Fata Morgana: Amazing trick of the light appears to show three cruise ships hovering off of Cyprus 

Three cruise ships appear to be hovering off the coast of Cyprus in an amazing trick of the light which makes it seem they are floating in mid-air above the water.

The bizarre optical illusion has made the trio of vessels look as if they are flying above the horizon as they formed a line just east of the southern city of Limassol.    

The phenomenon, known as Fata Morgana, creates a mirage when the sun heats up the atmosphere above the land or the sea, which creates a gradient of temperatures.

A layer of warm air sits on top of a layer of cold air, causing the light from the ship to bend as it passes through gaps in air currents. 

The bizarre optical illusion has made the trio of vessels look as if they are flying above the horizon as they formed a line just east of the southern city of Limassol

The bizarre optical illusion has made the trio of vessels look as if they are flying above the horizon as they formed a line just east of the southern city of Limassol

The bizarre optical illusion has made the trio of vessels look as if they are flying above the horizon as they formed a line just east of the southern city of Limassol

The brain assumes that light travels in a straight paths, so when it bends, it thinks the object is where it would be if the light’s path runs straight. 

Michalis Michael, from the south-eastern city Lancarna, pictured the rare optical illusion on Wednesday morning off the coast of Limassol and said it was a Fata Morgana mirage.

In March, a series of boats were spotted ‘floating in mid-air’ off the coast of Britain in Cornwall, Devon and Aberdeenshire as a result of the phenomenon. 

The Anthem of the Seas cruise ship, an 168,000-tonne Royal Caribbean liner, looked like it was hovering above the water

The Anthem of the Seas cruise ship, an 168,000-tonne Royal Caribbean liner, looked like it was hovering above the water

The Anthem of the Seas cruise ship, an 168,000-tonne Royal Caribbean liner, looked like it was hovering above the water

The most recent sighting was off the coast of Bournemouth, Dorset, when Ryan Rushforth pictured The Anthem of the Seas cruise ship, an 168,000-tonne Royal Caribbean liner, appearing to hover above the water. 

The 347-metre ship has a capacity of 4,180 and was spotted near Bournemouth Pier.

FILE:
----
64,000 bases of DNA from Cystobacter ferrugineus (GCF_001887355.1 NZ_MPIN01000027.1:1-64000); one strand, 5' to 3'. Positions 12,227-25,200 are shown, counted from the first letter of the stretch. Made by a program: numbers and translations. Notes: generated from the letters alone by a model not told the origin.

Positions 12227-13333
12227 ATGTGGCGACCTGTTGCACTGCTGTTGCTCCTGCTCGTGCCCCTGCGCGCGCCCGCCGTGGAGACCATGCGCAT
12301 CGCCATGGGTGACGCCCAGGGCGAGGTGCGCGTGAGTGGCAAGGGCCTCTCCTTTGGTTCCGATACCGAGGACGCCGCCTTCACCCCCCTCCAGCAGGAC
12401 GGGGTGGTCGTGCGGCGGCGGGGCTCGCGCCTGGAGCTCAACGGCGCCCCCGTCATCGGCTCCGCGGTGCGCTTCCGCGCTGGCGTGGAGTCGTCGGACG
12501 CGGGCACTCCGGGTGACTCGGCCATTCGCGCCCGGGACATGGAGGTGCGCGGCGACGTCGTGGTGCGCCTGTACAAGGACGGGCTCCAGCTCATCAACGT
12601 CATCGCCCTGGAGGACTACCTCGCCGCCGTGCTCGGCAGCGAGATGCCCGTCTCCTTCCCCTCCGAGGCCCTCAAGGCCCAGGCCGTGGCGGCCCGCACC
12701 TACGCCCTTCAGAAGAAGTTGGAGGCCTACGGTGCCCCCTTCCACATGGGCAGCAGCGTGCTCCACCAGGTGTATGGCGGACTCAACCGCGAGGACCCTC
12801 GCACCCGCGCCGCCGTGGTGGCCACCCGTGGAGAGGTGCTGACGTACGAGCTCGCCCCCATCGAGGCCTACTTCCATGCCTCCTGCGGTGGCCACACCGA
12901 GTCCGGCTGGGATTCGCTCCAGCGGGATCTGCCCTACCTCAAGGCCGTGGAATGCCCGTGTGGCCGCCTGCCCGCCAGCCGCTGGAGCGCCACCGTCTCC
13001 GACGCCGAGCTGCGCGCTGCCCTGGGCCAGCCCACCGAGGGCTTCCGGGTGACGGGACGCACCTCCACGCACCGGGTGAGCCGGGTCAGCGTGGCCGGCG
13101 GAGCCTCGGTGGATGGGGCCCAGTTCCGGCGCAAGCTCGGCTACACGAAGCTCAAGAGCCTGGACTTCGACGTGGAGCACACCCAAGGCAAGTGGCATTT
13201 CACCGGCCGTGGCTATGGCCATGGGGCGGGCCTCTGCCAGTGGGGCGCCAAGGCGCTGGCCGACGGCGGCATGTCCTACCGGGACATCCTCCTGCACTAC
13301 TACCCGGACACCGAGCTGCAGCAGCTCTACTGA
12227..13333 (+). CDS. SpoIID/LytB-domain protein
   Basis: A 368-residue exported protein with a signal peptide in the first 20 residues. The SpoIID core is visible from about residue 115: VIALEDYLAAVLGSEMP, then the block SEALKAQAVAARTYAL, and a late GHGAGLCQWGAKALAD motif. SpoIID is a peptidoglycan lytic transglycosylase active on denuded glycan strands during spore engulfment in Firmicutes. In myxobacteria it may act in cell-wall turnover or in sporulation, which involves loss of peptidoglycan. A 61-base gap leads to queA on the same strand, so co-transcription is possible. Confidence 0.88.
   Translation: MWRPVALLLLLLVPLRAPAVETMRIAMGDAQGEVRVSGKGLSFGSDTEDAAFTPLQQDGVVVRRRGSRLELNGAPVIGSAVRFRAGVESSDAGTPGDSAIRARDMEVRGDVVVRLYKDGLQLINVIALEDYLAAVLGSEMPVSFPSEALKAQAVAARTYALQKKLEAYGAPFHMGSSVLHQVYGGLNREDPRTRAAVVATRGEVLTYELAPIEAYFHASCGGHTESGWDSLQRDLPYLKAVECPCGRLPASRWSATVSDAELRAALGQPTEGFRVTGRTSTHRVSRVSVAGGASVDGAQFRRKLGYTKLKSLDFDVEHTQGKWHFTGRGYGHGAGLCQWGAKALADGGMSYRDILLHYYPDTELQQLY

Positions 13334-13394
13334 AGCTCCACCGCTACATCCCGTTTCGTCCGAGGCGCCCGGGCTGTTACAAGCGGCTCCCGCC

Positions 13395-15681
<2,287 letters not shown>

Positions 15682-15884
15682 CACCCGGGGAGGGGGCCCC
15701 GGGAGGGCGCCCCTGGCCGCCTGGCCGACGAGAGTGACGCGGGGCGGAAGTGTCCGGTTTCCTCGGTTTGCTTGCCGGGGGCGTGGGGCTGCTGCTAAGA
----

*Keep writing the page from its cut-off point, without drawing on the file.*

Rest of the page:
Mr Rushforth said:  ‘Is it me or is this boat floating? Was really, really amazing to see it in person, it looked incredible I must say.’ 

While sightings of superior mirages are often seen in the Arctic, they are uncommon elsewhere.  

In March, a series of boats were spotted 'floating in mid-air' off the coast of Britain in Cornwall, Devon and Aberdeenshire as a result of the phenomenon. Pictured a 'floating' ship in Banff, Aberdeenshire

In March, a series of boats were spotted 'floating in mid-air' off the coast of Britain in Cornwall, Devon and Aberdeenshire as a result of the phenomenon. Pictured a 'floating' ship in Banff, Aberdeenshire

In March, a series of boats were spotted ‘floating in mid-air’ off the coast of Britain in Cornwall, Devon and Aberdeenshire as a result of the phenomenon. Pictured a ‘floating’ ship in Banff, Aberdeenshire  

David Braine, BBC meteorologist explained that the Fata Morgana phenomenon is caused by conditions in the atmosphere which bend light. 

‘Superior mirages occur because of the weather condition known as a temperature inversion, where cold air lies close to the sea with warmer air above it,’ he said.

‘Since cold air is denser than warm air, it bends light towards the eyes of someone standing on the ground or on the coast, changing how a distant object appears.’

While there have been many examples of people spotting objects floating above the water, Mr Morris noted people have also witnessed items below the horizon which have then become visible due to the optical illusion.     

What is a Fata Morgana? 

A Fata Morgana is a type of mirage that distort distance objects, and can be can be seen on land or sea.

It’s caused when the sun heats up the atmosphere above the land or oceans, which creates a gradient of temperatures.

The air close to the surface is relatively cool and above that are layers of warmer air.

When light hits a boundary between two layers of the atmosphere that are different temperatures – and as a result different densities – it bends and travels at a different angle.

Our brain assumes that light travels in a straight paths, so when it bends, we think the object is where it would be if the light’s path runs straight.

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